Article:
News Item-Crisis in Minnesota-Call for Peace and Justice

Dear Friends,

I have been thinking how best to address all of you regarding the events surrounding the murder of George Floyd at the hands of some Minneapolis policemen and the aftermath of protest and violence the last several nights in Minneapolis and St. Paul.  I wanted to reach out to you because we are a community that believes in peace and justice and fair treatment for all our brothers and sisters–we are a community of love and care and at a time like this, we need to know that we are united.  Please know of my love and care for each of you and my promise of prayer that at this time of Pentecost, the Spirit of our brother Jesus would show us the best and most needed responses in this time of crisis.

I listened as some of you may have to our state leaders; the governor, lieutenant governor, our state senators, attorney general, as well as faith leaders from across denominations in the Twin Cities speak at a noon news conference today* with a great deal of compassion and concern about the rising crisis in Minneapolis and St. Paul over the past few nights. They have made the point of letting us know that the people causing the destruction at present are not those people who are legitimately grieving the loss of yet another black brother, but anarchist types who have an entirely different agenda, and aren’t, for the most part, even from Minnesota and are taking advantage of this sad time.

With that in mind, the governor and all others present at the news conference who spoke were imploring the people of St. Paul and Minneapolis to stay home tonight, to abide by the 8 p.m. curfew and keep off the streets so that those who are bent on destruction can be apprehended.  The work of justice can’t be accomplished until the violence stops Governor Walz let us know.  Everyone present who spoke impressed upon their communities of faith and neighborhoods that “tomorrow” would come and that this issue of racism, laid so bare by this most recent example of brutality, would be addressed and that the help of everyone would be needed for that most important work.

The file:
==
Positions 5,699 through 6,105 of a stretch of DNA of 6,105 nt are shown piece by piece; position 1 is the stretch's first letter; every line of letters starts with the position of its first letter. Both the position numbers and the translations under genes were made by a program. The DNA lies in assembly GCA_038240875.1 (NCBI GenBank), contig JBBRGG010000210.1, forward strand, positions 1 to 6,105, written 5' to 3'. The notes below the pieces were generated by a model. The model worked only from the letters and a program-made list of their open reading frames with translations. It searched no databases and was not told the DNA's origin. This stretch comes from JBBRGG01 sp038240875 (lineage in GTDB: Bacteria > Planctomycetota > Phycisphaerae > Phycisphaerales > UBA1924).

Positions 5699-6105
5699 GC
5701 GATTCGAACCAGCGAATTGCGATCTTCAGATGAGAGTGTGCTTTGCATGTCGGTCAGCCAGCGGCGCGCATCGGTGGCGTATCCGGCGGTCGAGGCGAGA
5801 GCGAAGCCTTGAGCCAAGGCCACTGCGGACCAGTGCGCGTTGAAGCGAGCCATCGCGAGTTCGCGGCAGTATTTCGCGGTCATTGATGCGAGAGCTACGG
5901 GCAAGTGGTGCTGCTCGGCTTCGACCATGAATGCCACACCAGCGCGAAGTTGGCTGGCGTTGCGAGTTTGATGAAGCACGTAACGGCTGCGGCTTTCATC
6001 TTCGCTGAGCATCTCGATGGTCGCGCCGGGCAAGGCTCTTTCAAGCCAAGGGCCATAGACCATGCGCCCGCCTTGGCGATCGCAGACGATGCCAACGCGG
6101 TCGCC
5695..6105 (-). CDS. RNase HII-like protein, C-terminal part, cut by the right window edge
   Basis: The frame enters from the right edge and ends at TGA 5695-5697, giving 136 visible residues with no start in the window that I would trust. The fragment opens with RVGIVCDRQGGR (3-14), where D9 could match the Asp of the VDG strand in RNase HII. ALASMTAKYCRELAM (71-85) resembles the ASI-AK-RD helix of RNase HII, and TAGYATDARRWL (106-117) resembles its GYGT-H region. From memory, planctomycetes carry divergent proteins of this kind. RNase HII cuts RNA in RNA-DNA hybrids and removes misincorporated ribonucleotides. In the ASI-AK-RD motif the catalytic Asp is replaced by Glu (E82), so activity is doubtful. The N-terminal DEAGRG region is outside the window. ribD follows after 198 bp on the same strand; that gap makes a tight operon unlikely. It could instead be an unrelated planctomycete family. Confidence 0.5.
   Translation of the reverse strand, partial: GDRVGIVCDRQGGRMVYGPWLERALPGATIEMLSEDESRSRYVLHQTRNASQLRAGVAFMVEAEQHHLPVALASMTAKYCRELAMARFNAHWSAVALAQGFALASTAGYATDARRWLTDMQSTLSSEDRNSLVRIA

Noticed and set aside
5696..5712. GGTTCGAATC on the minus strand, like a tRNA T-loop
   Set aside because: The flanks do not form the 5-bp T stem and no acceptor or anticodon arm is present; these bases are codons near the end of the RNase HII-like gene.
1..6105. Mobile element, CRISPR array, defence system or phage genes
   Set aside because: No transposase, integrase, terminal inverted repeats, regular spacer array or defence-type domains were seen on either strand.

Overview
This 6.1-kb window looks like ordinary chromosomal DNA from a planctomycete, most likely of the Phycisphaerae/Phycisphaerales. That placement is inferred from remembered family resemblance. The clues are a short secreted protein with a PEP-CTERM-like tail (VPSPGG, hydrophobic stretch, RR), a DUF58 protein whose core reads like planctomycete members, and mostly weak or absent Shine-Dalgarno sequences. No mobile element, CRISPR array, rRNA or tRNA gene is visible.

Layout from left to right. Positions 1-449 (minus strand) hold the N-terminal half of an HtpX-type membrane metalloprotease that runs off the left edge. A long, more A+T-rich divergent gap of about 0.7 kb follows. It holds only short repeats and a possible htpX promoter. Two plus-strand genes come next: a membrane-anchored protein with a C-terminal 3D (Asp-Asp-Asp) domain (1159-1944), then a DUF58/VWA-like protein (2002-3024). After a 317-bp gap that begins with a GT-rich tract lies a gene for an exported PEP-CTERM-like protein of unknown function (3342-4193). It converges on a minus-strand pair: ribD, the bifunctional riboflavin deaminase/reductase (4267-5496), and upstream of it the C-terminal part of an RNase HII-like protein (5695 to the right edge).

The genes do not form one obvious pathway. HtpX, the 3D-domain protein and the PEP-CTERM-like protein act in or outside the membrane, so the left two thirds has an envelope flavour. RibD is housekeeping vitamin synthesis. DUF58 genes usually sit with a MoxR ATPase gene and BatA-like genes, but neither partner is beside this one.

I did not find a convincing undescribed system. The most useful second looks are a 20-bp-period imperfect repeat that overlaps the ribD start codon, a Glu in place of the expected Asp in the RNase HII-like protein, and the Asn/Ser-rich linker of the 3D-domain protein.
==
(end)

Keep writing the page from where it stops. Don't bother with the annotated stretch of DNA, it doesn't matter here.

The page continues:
A time like this calls forth a response from us–many of us want to do something to show our support. One of the pastors suggested that folks in Minneapolis and St. Paul go home tonight at 8 p.m. and pray as the best way to express their support. We all have different ways of showing our support–some of us can write letters, make calls in order that this  issue, not die. Maybe this time, along with what we have learned of the inequities in our country for those who are poor, black, or both, in this time of pandemic, along with the racism clearly exposed in the too frequent deaths of blacks by policemen in our state and country due to the color of their skin will finally, finally bring much needed change. Another something that you may want to partake in tomorrow at 4 p.m. is a car caravan for peace and justice, sponsored by the Winona Interfaith Council, starting at the high school, driving through the streets of Winona in support of all that is good and with hope of a better future for all of us.  Whatever you choose to do friends, choose to do something. This issue is the responsibility of all of us.

My love and support for each of you–Peace, Pastor Kathy

* I would you suggest if you didn’t hear this news conference, going on-line to listen to the many speakers from the governor on down–about one hour and 15 minutes–well worth the time.

News Item–Ascension Thursday–in a Time of Pandemic

Dear Friends,

Tomorrow as you know the Church marks Ascension Thursday and I simply wanted to comment on it and we will “talk” more about it with the Sunday liturgy, homily and prayers. Now whether Jesus’ time on this physical earth ended on a Thursday or not is not really the most important thing to keep in mind as it is what this piece of religious history signifies for us as his followers.

With this feast, Jesus is basically saying, my physical work is done and now, I am entrusting my mission to you because I believe in you, love you and won’t “leave you orphans.” “Don’t be afraid, I am with you always!”

So, there you have it friends! This coming Sunday will be the 7th and final Sunday of Easter with the feast of Pentecost coming the following Sunday–Jesus will send his very Spirit to guide and show us the way.  With the Spirit comes courage, strength, and confidence. The seven gifts of the Spirit are wisdom, understanding, counsel, fortitude, knowledge, piety and fear of God.